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生活 - 专栏

说“不”能带来强大的力量

Stacey Griffith 2017年03月13日

“是”是一个强大的词,但“不”同样能够带来力量。

我的许多学员都跟我讲过,因为违心说“是”最终带来的后果。她们接受新工作,对新的情人有求必应,对着装也不敢有异议。

“是”是一个强大的词,但“不”同样能够带来力量。拒绝与你的计划和目标不一致的事情,是在为对你而言重要的事情腾出空间并强化他们。对背离目标的事情说“不”,可以为你的目标创造空间,并让所有人知道,你正在集中精力为实现这些目标而努力。

女性天生比男性更容易顺从,她们害怕被人说爱出风头、傲慢专横或者自私自利,尽管她们实际上并非如此(但很少会有人用这些词来形容男性),所以女性更难对其他人说“不”。我们只是习惯了逆来顺受。但我们还是应该学会拒绝。你需要知道哪些事情可以接受(为实现目标需要做的事情),而哪些事情应该拒绝(浪费时间或与目标背道而驰的事情),这很重要。

在制定计划和目标的时候说“不”,或者在恰当的语境下和为了正确的目的说“不”,可以给你带来强大的力量。尤其是在你不习惯拒绝的情况下。坚定的立场和得到认可的选择,能够让你肾上腺素飙升(而且这还可以有效地抑制食欲)。

这也意味着你正在专心致力于眼前的事情。

我发现,许多学员很难开口说“不”。如果她们认为自己真正的想法会让人不高兴,她们就会采取逃避的做法,而不是去诚实面对内心的真实想法。她们担心其他人会有不好的反应,而自己将不得不面临对方的怒火;而且你不想让别人生气……所以你会说“是”,这样他们就不会生气,但结果,你不得不照顾他人的要求,却置自己的需求于不顾,而代价则是你的生活陷入一团糟。

尽管如此,为了确保有正当的理由拒绝他人,通常要把握好尺寸。你或许并不想拒绝,但从逻辑上,说“是”是绝无可能的。面对这种情况,你可以说:“我今天可能不行,明天怎么样?”或者“这件事我无能为力,不过我帮你做那件事怎么样?”

直接的回答还是“不”,但同时也向对方说明,你可以根据双方的时间安排提供帮助。你给对方提供了替代选择,就好像你在早上,给倔脾气的孩子三件衬衫让他选择,而不是说:“不行,你不能穿那件。”

通过说“不”给其他人一个选择——因为你必须避免落入为取悦他人而说“是”的陷阱,以免让自己的生活陷入混乱。否则,你很快就会进入一种“殉道模式”,你会出于一种所谓的责任感去做事情,并利用它来逃避自己的需求和目标。我的理论是,巧妙地利用“是”和“不”这两种回答,无需为任何一种回答感到愧疚。

节选自史黛西•格里菲斯的《Two Turns From Zero》。

译者:刘进龙/汪皓

So many of my students have told me about what happens when they finally say yes. Yes to the new job. Yes to the new beau. Yes to the dress.

Of course yes is a powerful word, but so is no. By saying no to things that aren’t aligned with your intentions and goals, you are reinforcing and making space for what is important to you. Saying no to the things that take away from your goals creates space for them and tells the universe you are focused on them.

Because women, in particular, are programmed early on to be more docile than men — for fear of being called pushy, over- bearing, or selfish — even though, of course, they’re not (and a man would never be called any of those words!) — they often have a hard time saying no. We are just conditioned to live in the House of Yes. But we still need to spend time in the House of No. It is important to know what you need to say yes to (the things you need to do to achieve your goals) and what you need to say no to (the things that are wasting your time or taking away from those goals).

When setting your intentions and defining your goals, and when used in the right context and for the right purpose, no can be very empowering. Especially if you aren’t used to saying it. It is a firm statement and an acknowledged choice that gives you a jolt of adrenaline (which is a potent appetite suppressant, by the way).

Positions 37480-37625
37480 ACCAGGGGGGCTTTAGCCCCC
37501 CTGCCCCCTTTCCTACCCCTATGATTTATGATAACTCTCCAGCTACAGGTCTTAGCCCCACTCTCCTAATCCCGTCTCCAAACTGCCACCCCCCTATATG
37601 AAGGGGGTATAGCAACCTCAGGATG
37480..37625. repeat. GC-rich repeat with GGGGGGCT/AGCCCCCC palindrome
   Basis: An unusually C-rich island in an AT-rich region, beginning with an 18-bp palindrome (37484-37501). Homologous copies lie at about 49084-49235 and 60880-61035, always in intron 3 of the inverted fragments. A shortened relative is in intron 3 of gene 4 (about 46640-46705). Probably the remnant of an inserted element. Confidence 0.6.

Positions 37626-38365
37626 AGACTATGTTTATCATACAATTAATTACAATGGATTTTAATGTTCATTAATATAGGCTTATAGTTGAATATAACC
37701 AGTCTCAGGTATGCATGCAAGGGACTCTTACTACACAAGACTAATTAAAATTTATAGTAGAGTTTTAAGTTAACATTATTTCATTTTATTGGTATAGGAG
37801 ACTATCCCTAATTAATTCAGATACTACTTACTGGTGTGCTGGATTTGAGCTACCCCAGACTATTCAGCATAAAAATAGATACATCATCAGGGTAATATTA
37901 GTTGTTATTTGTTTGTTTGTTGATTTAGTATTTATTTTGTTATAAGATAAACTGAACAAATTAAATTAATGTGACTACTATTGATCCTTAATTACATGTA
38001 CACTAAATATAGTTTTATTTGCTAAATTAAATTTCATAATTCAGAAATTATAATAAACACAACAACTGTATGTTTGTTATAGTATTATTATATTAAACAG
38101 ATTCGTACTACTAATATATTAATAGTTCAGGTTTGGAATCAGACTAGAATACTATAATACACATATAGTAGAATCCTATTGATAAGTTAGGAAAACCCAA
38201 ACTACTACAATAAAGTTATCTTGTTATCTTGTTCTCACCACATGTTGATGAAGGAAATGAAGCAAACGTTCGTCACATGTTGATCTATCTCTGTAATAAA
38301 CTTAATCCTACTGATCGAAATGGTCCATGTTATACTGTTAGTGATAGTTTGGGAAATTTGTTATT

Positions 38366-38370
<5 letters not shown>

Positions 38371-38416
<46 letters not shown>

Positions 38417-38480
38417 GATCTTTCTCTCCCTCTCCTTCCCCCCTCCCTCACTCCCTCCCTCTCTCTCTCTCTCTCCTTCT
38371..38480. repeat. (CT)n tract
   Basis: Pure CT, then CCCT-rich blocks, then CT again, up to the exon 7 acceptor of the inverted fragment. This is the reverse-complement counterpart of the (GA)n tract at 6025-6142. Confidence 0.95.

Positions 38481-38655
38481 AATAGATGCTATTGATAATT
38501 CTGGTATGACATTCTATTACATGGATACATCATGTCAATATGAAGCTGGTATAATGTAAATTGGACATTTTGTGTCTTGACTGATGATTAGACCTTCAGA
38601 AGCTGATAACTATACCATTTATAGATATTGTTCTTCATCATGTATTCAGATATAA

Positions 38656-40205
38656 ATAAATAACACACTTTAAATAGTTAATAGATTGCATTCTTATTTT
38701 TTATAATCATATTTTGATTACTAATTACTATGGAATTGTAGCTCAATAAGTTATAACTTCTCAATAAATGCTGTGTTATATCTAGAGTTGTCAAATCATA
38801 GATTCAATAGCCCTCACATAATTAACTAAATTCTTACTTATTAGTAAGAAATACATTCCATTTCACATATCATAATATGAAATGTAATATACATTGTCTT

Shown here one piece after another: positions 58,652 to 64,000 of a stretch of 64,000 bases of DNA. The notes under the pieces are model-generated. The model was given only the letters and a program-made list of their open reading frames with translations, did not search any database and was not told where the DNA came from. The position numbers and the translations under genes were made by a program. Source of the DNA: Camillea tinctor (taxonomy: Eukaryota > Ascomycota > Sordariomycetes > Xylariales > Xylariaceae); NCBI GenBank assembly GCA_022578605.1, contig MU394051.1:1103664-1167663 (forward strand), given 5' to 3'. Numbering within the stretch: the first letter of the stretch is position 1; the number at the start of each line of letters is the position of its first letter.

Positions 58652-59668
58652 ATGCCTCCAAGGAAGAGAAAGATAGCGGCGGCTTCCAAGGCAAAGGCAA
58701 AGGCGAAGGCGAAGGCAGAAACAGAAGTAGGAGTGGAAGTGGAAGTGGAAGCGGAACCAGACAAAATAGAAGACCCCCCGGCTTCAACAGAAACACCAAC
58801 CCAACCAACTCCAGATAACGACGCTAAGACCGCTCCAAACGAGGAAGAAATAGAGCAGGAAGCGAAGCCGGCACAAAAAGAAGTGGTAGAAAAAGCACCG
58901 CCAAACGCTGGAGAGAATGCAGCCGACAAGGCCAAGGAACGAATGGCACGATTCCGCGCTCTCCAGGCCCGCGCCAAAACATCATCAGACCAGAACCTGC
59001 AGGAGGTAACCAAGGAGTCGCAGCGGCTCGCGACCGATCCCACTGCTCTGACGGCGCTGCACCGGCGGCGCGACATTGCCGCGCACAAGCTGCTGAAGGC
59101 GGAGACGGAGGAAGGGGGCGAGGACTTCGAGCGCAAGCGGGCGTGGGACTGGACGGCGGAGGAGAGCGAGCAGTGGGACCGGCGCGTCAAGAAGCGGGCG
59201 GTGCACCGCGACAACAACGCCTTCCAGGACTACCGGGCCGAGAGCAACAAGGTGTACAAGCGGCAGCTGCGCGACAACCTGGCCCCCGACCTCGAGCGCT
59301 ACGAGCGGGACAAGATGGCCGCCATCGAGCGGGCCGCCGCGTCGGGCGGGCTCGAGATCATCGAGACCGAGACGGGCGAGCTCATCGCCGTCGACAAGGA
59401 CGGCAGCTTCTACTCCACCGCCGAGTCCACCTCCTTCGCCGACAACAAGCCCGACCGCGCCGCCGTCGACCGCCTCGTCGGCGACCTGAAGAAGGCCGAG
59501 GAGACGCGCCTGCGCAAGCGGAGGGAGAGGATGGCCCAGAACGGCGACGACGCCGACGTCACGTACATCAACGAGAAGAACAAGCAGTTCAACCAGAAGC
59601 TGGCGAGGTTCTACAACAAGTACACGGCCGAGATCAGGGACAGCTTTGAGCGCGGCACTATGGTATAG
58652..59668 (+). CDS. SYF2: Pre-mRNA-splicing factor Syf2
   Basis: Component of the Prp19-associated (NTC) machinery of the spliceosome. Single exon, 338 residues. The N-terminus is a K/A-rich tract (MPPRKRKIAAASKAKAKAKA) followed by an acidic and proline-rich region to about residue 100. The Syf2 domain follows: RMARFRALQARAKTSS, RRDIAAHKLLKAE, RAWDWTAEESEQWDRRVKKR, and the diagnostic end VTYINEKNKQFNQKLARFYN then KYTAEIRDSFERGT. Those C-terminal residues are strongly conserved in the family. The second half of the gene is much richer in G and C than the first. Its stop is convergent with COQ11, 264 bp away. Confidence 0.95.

It also means you’re fully engaged in the now.

I’ve found that many of my students have a difficult time saying no. It’s an avoidance technique that allows them to put off being honest about what they really want if they think it’s going to upset someone. There’s that fear that someone’s going to react in a bad way and that you’re going to have to deal with the repercussions of their anger; plus, you don’t want to make people upset . . . so you say yes so they’re not upset and you end up unraveling something in your day to compensate for having to take care of someone else’s needs rather than your own.

That said, there’s often a fine line to walk to ensure you’re saying no for a valid reason. You might not want to say no, but logistically, it’s just impossible to say yes. If so, try saying, “I might not be able to get to today, but how about tomorrow?” Or “I can’t do this, but how about I help you with that?”

The answer is still no in the now, but is still making clear that you are available according to both of your schedules. You’re offering alternatives, sort of the way you’d give a stubborn child the choice of three shirts to wear in the morning instead of saying, “No, you can’t wear that.”

Use your no to give someone else a choice — because what you want to avoid is falling into the trap of saying yes to please someone else, and then creating chaos in your own life as a result. This can quickly veer into martyr mode, where you’re doing things out of a sense of obligation and using that to avoid dealing with your needs and your goals. My theory is to manage both the answer yes and the answer no, without feeling guilty about either!

From Two Turns From Zero by Stacey Griffith. Copyright © 2017 by Stacey Griffith. Reprinted by permission of William Morrow Books, an imprint of HarperCollins Publishers.

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